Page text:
21. Admati, Anat R. & Pfleiderer, Paul, 1986. "A monopolistic market for information," Journal of Economic Theory, Elsevier, vol. 39(2), pages 400-438, August.
    22. Reena Aggarwal & Sandeep Dahiya, 2006. "Demutualization and Public Offerings of Financial Exchanges," Journal of Applied Corporate Finance, Morgan Stanley, vol. 18(3), pages 96-106.
    23. Admati, Anat R & Pfleiderer, Paul, 1990. "Direct and Indirect Sale of Information," Econometrica, Econometric Society, vol. 58(4), pages 901-928, July.
    Full references (including those not matched with items on IDEAS)

    Citations

    Citations are extracted by the CitEc Project, subscribe to its RSS feed for this item.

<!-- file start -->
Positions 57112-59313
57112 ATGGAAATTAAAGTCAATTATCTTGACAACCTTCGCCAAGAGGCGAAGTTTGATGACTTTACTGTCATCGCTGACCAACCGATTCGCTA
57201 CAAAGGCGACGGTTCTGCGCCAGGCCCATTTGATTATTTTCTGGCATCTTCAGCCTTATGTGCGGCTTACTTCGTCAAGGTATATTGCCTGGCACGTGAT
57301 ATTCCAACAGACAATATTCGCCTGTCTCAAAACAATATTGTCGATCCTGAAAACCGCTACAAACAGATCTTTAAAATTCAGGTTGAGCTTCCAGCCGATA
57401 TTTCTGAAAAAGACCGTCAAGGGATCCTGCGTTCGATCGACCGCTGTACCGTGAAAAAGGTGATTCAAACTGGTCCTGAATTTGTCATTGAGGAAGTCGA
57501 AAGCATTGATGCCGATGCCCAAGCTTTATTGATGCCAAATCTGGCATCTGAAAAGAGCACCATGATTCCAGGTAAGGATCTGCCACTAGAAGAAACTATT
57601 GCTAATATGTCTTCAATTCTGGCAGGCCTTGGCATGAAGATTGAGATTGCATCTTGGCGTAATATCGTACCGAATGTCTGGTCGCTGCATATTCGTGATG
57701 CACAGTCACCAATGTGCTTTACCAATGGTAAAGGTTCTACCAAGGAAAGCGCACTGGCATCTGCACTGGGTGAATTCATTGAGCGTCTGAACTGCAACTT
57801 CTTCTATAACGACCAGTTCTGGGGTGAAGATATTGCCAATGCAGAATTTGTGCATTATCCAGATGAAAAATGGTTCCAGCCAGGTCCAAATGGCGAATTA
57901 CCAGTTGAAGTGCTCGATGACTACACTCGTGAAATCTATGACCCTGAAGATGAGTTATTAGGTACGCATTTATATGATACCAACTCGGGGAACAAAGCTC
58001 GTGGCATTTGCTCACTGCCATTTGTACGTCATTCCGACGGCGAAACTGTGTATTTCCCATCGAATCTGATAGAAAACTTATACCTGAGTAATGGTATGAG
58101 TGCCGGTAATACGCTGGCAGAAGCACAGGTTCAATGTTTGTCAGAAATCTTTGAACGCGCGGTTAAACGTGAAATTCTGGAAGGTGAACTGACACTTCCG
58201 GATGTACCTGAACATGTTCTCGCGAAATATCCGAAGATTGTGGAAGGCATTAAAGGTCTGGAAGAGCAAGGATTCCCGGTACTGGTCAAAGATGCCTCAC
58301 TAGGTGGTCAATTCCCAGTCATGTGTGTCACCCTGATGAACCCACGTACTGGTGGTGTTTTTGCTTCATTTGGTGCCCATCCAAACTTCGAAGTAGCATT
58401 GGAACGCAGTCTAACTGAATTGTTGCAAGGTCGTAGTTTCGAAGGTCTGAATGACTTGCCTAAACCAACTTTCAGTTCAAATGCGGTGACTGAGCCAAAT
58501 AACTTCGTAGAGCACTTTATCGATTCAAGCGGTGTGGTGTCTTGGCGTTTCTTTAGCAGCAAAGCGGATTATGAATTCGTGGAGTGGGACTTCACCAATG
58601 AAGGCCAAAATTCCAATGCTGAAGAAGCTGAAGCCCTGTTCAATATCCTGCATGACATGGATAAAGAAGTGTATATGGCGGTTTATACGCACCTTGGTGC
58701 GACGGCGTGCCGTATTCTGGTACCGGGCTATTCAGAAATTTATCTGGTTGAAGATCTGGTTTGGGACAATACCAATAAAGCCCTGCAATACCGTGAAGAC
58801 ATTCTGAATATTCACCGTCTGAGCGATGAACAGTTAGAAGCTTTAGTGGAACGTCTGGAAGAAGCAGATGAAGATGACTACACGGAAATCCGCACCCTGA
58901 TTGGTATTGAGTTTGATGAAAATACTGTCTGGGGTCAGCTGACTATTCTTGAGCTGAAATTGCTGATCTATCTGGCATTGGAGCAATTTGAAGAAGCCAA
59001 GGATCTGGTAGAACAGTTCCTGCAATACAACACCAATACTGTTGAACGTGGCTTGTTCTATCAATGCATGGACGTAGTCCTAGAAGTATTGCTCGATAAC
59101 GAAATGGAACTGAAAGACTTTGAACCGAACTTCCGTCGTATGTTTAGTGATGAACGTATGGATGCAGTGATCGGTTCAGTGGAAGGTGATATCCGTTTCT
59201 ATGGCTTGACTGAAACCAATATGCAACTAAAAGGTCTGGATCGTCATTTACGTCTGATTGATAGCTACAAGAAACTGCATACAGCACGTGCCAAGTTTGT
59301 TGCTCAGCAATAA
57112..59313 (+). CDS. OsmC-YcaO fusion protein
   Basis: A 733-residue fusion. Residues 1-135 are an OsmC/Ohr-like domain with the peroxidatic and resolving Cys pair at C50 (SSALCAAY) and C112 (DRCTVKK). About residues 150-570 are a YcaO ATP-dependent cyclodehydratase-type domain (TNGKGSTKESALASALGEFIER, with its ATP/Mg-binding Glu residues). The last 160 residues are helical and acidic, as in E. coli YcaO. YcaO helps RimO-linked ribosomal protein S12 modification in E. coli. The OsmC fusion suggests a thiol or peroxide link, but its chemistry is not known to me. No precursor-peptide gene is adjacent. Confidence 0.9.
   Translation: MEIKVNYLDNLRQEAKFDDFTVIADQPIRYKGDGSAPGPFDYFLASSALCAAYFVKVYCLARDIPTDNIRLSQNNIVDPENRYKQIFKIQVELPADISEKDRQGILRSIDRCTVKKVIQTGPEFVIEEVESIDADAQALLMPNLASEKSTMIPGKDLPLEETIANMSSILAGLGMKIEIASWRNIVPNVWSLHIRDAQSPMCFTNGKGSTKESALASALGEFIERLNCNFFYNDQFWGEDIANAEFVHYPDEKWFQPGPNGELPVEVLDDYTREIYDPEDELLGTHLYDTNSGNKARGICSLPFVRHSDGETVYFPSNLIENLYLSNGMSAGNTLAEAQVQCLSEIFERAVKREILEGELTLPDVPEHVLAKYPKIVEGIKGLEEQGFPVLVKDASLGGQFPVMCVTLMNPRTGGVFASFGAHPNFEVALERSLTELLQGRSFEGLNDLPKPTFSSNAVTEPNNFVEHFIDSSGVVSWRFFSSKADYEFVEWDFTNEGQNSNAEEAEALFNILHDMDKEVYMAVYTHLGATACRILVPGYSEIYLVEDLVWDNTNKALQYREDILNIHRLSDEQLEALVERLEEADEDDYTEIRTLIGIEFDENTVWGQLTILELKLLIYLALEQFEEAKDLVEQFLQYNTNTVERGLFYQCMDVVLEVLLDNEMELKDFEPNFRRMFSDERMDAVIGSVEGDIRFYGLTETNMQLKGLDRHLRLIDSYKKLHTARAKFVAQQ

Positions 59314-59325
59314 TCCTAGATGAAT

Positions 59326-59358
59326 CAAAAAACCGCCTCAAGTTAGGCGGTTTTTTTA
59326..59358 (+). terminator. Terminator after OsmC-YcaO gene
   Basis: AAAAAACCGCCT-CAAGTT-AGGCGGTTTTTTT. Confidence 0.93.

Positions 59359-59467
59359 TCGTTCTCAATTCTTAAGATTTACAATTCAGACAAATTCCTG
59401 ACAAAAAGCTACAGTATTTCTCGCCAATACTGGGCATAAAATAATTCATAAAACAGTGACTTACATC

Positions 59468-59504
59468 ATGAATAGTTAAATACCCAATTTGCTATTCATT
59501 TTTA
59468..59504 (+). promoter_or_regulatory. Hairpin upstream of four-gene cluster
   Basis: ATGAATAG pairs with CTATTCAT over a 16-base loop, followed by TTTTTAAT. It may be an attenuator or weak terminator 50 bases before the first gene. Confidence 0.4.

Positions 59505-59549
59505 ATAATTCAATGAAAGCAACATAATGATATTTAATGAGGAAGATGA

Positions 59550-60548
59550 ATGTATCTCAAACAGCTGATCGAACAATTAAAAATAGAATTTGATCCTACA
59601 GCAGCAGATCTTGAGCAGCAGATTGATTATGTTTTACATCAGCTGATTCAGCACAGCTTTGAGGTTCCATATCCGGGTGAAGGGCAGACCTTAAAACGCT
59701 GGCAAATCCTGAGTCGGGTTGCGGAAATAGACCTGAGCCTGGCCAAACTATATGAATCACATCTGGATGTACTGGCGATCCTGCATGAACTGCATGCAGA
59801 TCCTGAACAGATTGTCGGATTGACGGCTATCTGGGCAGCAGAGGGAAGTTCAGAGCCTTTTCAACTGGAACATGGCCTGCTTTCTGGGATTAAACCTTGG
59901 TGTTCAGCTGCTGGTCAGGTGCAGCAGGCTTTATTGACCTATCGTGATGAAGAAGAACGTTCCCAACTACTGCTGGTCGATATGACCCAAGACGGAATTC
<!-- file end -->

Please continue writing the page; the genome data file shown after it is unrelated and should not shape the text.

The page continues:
as


    Cited by:

    1. Giovanni Cespa & Xavier Vives, 2012. "Dynamic Trading and Asset Prices: Keynes vs. Hayek," Review of Economic Studies, Oxford University Press, vol. 79(2), pages 539-580.
    2. Yacine Aït-Sahalia & Mehmet Saglam, 2013. "High Frequency Traders: Taking Advantage of Speed," NBER Working Papers 19531, National Bureau of Economic Research, Inc.
    3. repec:wsi:qjfxxx:v:02:y:2012:i:03:n:s2010139212500140 is not listed on IDEAS
    4. Álvaro Cartea & José Penalva, 2012. "Where is the Value in High Frequency Trading?," Quarterly Journal of Finance (QJF), World Scientific Publishing Co. Pte. Ltd., vol. 2(03), pages 1-46.
    5. Sirnes, Espen, 2011. "Why falling information costs may increase demand for index funds," Review of Financial Economics, Elsevier, vol. 20(1), pages 37-47, January.
    6. Giovanni Cespa, 2007. "Information Sales and Insider Trading with Long-lived Information," Working Papers 613, Queen Mary University of London, School of Economics and Finance.
    7. Cespa, Giovanni & Foucault, Thierry, 2011. "Learning from Prices, Liquidity Spillovers, and Market Segmentation," CEPR Discussion Papers 8350, C.E.P.R. Discussion Papers.

    More about this item